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Conci, Markus ORCID: 0000-0002-3403-0318; Zinchenko, Artyom; Töllner, Thomas ORCID: 0000-0001-5399-9952; Müller, Hermann J. ORCID: 0000-0002-4774-5654; Geyer, Thomas (September 2019): Attentional (mis)guidance by a contextual memory template in early vision. Vision Sciences Society Annual Meeting Abstract, 17.–22. Mai 2019, St. Pete Beach.
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Abstract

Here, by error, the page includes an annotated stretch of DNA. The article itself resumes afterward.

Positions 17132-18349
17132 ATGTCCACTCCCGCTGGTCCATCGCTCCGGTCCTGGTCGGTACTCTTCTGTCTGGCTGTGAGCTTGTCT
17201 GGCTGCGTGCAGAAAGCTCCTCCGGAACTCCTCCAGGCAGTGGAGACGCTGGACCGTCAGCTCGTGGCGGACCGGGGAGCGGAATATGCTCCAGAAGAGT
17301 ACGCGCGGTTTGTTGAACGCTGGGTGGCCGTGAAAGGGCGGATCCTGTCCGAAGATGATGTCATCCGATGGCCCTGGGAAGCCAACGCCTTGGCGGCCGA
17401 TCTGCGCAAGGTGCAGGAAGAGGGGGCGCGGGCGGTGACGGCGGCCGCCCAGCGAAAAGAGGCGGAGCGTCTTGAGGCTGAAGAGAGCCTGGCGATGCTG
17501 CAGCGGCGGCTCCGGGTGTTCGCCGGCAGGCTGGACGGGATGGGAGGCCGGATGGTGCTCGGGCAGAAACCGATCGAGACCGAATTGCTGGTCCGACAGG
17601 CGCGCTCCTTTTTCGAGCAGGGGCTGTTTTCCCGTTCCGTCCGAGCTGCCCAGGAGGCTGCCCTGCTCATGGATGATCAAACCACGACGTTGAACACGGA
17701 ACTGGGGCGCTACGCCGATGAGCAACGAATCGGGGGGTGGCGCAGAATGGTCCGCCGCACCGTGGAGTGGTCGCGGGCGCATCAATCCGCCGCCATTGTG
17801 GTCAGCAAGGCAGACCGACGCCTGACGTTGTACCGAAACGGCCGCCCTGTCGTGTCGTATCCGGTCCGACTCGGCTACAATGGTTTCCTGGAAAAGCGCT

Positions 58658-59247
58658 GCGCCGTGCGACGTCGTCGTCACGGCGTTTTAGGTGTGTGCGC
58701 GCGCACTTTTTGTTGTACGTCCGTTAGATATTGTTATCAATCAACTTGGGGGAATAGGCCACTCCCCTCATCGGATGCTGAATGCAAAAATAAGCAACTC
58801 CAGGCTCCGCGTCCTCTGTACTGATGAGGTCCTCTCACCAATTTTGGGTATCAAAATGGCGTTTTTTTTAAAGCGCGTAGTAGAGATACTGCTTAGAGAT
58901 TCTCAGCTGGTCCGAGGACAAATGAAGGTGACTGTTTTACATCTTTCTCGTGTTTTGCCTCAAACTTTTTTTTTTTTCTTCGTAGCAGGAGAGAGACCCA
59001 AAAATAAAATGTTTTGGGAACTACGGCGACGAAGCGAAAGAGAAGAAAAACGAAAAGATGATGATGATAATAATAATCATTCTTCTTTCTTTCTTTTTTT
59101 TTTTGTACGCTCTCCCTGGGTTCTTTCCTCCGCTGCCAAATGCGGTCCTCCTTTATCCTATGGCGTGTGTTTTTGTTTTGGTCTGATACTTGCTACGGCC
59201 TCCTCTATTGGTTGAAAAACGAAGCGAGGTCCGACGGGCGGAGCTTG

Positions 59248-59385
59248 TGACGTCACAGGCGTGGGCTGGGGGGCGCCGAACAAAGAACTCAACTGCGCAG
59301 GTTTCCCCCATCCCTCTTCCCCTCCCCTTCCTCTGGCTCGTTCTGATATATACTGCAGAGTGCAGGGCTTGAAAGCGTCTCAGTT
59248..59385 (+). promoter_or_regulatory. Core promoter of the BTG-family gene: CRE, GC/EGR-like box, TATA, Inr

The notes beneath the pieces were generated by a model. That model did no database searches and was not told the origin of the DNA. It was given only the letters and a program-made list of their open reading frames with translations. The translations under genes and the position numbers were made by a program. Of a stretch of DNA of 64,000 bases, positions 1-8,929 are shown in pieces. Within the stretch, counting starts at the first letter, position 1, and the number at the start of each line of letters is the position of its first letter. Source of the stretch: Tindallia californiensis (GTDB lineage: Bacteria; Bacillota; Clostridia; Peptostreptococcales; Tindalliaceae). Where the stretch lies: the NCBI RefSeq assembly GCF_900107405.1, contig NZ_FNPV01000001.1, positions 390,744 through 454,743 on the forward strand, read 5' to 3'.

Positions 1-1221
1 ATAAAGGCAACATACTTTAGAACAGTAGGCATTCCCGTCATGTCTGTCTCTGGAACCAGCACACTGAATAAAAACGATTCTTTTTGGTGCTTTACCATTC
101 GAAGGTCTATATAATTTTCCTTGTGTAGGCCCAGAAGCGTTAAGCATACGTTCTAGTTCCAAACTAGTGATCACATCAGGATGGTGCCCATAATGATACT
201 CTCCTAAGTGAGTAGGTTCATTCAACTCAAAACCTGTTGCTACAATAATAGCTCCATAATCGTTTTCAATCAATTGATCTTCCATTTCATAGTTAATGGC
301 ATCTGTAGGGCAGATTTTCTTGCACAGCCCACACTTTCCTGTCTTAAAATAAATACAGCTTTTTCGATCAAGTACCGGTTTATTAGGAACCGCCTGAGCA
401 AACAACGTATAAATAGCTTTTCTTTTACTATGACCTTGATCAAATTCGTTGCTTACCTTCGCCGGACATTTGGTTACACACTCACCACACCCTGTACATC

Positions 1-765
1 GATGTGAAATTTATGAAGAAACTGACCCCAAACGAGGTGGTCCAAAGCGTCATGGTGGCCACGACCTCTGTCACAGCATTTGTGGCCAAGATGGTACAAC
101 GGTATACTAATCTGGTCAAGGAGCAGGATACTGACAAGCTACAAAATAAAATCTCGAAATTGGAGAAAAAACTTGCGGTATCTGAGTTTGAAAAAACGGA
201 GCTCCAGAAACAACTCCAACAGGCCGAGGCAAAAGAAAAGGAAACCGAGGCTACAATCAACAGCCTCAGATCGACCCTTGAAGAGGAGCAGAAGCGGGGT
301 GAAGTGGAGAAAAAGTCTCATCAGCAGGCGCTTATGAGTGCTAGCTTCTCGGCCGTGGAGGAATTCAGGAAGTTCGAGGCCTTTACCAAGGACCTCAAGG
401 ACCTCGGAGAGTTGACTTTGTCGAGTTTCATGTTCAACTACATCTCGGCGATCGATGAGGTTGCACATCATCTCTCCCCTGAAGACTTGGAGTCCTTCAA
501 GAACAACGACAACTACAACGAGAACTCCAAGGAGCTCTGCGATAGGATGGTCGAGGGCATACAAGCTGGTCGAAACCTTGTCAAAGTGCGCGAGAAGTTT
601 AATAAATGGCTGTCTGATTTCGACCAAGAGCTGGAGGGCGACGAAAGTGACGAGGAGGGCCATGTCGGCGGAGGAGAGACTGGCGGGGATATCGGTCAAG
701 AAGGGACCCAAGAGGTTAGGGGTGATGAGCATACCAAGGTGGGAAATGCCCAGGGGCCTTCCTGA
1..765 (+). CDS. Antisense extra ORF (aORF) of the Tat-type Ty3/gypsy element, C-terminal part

Attentional orienting in our complex visual environment is supported by statistical learning of regularities in the ambient array. For instance, in visual search, detection of a target is faster when the spatial configuration of nontargets is repeatedly encountered, suggesting that learned contextual associations can guide attention (contextual cueing; Chun, 2000). However, scene layouts sometimes change, requiring observers to adapt previous memory representations. Recent work has demonstrated that contextual cueing is initially rather efficient to extract invariant statistical regularities. Yet, a subsequent change of the target location within an otherwise unchanged nontarget layout completely abolishes contextual cueing and the benefits deriving from the invariant context recover only slowly with extensive training (Zellin et al., 2014). This suggests that contextual learning is quite effective initially, but inflexible to incorporate changes. Here, we explored how memory-based attentional guidance is reflected in lateralized event-related EEG potentials. Our results revealed reliable contextual cueing (of 117 msec) during an initial learning phase, which was associated with an increased EEG amplitude for repeated, relative to random layouts in lateralized attention-related components, starting with an early posterior negativity, the N1pc (100--160 msec). In a subsequent test phase, the target location swapped hemifield within an otherwise unchanged context. This target location change led to a substantial reduction of contextual cueing (21 msec). Moreover, the N1pc component was now reversed in repeated layouts, showing a positive-going deflection after the target location change (and no reliable amplitude differences between repeated and random layouts in subsequent lateralized components). The N1pc may therefore be interpreted in terms of an automatic matching process that compares the incoming sensory information with a contextual memory template during early visual processing to guide attention effiently. However, after the change, template matching persists and still provides a bias to the initial target location, thus resulting in attentional misguidance.